At CleanTechnica, we have consistently said the sorry state of EV charging infrastructure in America is one of the major reasons why some customers are reluctant to make the switch to an electric car. Manufacturers like Ford and General Motors are requiring their dealers to install fast chargers, but it’s hard to see how that solves the problem. People are not going to get off the highway and drive miles on city streets to find a dealer with a charger. That idea is, frankly, ludicrous.

The truth is that auto manufactures have consistently failed to build the charging infrastructure they all know is essential to getting people to buy EVs, relying on third parties to do the heavy lifting for them. Then they have the nerve to spread misinformation about how nobody wants to buy an electric car when really the problem is that no one except Tesla is serious about making it simple and convenient for people to charge them after they drive one off the lot.

Barra at least has the decency to acknowledge that lack of charging infrastructure is an issue, not the she plans to do anything about it. “We do see that hybrids will be part of the solution. How long hybrids will be part of the solution depends on how quickly we get a robust charging infrastructure.” And what did she have to say about GM making that robust charging infrastructure available? What, Mary? Speak up please. We can’t hear you.

Sam Abuelsamid, an auto industry analyst who is always happy to provide a quote, told Detroit News the GM timeline might seem leisurely, but it allows the company to develop models that align with the needs and desires of buyers. “Ideally, they would probably like to have it sooner, but from a practical standpoint, they’ve got to design it (PHEV tech) into the vehicles … and it’s got to align with vehicle program timing.”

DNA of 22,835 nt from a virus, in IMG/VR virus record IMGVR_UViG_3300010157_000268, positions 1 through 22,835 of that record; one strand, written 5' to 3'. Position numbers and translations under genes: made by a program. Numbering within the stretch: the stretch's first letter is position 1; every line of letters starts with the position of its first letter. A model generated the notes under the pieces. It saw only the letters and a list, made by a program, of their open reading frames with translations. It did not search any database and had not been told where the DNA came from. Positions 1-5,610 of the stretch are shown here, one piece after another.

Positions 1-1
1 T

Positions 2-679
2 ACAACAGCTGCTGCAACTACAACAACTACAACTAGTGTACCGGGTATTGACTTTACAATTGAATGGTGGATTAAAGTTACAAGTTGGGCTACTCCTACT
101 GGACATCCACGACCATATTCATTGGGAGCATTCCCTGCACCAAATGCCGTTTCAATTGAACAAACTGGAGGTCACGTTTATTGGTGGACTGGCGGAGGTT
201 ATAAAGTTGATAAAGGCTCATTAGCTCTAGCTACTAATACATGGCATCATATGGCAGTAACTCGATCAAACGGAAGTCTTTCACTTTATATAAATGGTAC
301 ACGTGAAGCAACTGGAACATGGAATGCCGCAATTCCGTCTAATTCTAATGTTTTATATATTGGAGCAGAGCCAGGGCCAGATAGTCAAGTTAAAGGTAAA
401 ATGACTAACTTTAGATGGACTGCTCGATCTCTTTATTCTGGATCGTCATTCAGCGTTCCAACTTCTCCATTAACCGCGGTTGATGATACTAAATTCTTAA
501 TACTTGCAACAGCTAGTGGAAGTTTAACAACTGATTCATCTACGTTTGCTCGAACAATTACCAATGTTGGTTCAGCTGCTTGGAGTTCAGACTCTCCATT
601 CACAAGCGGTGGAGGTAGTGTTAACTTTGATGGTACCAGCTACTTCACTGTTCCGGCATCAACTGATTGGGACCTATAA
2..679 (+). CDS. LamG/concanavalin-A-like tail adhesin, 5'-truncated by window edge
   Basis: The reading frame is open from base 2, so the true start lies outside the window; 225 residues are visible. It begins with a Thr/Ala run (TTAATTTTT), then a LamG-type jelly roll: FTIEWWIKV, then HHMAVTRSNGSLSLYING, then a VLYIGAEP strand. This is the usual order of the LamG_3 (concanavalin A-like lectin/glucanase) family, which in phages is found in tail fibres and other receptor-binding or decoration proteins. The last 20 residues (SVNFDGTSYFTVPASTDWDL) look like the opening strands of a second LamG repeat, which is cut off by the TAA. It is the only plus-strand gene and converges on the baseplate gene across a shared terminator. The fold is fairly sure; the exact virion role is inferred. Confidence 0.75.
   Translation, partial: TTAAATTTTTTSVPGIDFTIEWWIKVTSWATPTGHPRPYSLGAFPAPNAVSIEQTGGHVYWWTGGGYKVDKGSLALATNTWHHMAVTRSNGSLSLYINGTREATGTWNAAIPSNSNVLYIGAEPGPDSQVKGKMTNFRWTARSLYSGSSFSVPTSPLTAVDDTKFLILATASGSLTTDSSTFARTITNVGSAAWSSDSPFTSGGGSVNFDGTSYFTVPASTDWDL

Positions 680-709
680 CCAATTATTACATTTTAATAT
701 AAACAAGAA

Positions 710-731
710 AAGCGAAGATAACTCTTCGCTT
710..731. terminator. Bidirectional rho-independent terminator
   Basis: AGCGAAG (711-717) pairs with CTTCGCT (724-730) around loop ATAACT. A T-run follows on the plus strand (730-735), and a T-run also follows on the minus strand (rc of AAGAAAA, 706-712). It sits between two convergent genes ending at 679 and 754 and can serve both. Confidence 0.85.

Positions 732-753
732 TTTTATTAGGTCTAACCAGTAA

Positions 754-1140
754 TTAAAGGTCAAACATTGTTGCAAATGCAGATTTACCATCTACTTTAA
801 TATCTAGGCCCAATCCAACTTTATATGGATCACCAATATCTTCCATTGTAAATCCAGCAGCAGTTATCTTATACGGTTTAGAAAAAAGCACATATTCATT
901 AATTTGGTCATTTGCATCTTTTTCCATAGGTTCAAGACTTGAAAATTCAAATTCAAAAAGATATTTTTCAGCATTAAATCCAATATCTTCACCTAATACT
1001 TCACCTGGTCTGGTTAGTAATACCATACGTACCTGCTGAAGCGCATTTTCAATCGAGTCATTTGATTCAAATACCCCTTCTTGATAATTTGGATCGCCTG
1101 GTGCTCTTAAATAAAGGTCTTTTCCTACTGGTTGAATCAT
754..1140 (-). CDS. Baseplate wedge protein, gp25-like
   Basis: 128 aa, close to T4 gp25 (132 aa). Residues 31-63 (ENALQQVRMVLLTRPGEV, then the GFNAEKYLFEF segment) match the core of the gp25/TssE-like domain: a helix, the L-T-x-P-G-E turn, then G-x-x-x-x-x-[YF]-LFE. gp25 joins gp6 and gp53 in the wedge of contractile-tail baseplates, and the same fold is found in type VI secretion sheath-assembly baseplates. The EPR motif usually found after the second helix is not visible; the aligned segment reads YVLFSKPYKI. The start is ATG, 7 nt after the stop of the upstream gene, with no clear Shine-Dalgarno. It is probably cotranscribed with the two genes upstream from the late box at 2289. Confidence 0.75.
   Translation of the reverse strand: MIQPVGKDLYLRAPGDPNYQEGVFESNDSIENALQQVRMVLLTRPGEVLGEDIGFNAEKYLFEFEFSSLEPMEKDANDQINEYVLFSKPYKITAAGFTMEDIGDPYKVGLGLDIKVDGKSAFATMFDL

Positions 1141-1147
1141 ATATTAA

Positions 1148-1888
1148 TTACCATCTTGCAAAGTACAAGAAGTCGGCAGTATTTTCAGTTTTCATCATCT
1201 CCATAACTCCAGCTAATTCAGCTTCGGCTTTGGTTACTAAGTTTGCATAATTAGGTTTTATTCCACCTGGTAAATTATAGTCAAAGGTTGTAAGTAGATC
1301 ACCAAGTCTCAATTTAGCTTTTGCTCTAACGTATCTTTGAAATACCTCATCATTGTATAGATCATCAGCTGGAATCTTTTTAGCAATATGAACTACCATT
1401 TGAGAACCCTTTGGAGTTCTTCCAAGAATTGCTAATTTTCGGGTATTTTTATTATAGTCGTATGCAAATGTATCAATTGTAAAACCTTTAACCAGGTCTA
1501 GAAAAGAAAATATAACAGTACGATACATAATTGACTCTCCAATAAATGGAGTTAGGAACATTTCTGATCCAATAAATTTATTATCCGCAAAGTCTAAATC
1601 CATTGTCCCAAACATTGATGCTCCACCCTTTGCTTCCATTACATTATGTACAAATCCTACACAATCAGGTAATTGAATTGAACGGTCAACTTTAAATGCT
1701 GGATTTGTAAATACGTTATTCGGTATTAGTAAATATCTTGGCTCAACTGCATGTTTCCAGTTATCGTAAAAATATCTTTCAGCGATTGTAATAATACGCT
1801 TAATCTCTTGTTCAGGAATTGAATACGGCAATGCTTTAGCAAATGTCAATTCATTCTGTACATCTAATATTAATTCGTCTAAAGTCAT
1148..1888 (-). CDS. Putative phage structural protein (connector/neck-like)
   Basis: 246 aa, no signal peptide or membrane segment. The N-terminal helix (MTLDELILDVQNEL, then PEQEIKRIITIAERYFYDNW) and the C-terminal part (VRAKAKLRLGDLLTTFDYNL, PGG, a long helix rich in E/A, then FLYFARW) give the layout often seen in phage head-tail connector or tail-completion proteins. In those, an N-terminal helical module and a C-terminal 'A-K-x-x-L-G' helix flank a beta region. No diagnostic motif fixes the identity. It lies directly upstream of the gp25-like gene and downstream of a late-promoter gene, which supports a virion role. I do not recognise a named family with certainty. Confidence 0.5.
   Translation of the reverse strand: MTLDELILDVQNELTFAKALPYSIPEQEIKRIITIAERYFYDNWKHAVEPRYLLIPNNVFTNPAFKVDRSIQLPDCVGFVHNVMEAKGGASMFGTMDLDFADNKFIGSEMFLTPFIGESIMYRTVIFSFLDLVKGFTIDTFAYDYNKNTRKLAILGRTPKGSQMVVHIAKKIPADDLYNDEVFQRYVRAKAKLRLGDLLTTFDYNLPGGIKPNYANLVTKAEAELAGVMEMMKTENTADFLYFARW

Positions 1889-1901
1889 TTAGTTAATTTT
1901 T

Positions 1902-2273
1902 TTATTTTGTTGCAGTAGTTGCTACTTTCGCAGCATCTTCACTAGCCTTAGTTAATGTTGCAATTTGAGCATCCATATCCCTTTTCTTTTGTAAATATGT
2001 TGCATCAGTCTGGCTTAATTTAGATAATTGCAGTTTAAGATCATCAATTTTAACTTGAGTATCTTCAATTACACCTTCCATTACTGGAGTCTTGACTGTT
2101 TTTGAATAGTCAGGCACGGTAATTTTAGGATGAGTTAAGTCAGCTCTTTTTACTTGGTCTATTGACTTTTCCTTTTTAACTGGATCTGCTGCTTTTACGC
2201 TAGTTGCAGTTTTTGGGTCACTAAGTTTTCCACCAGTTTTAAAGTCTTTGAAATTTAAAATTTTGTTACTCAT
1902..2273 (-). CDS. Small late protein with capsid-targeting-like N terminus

What Happened To The GM Voltec Powertrain?

What a load of Grade A horse puckey, Sam. GM was one of the first major automakers to offer a true plug-in hybrid — the Chevy Volt — that was more than a compliance car. (The original Audi e-tron had a battery-only range of around 10 miles. What a joke.) The Volt had a battery-only range of 55 miles before the gasoline engine kicked in. In fact, the engineers at GM anticipated the car could go for long periods of time without ever needing the engine if people actually bothered to plug their cars in, so they programmed the engine to fire up every three months or so just to keep all the oily bits inside properly lubricated. We have heard from CleanTechnica readers who own a Chevy Volt that their annual consumption of gasoline was less than 20 gallons. That’s for an entire year of driving!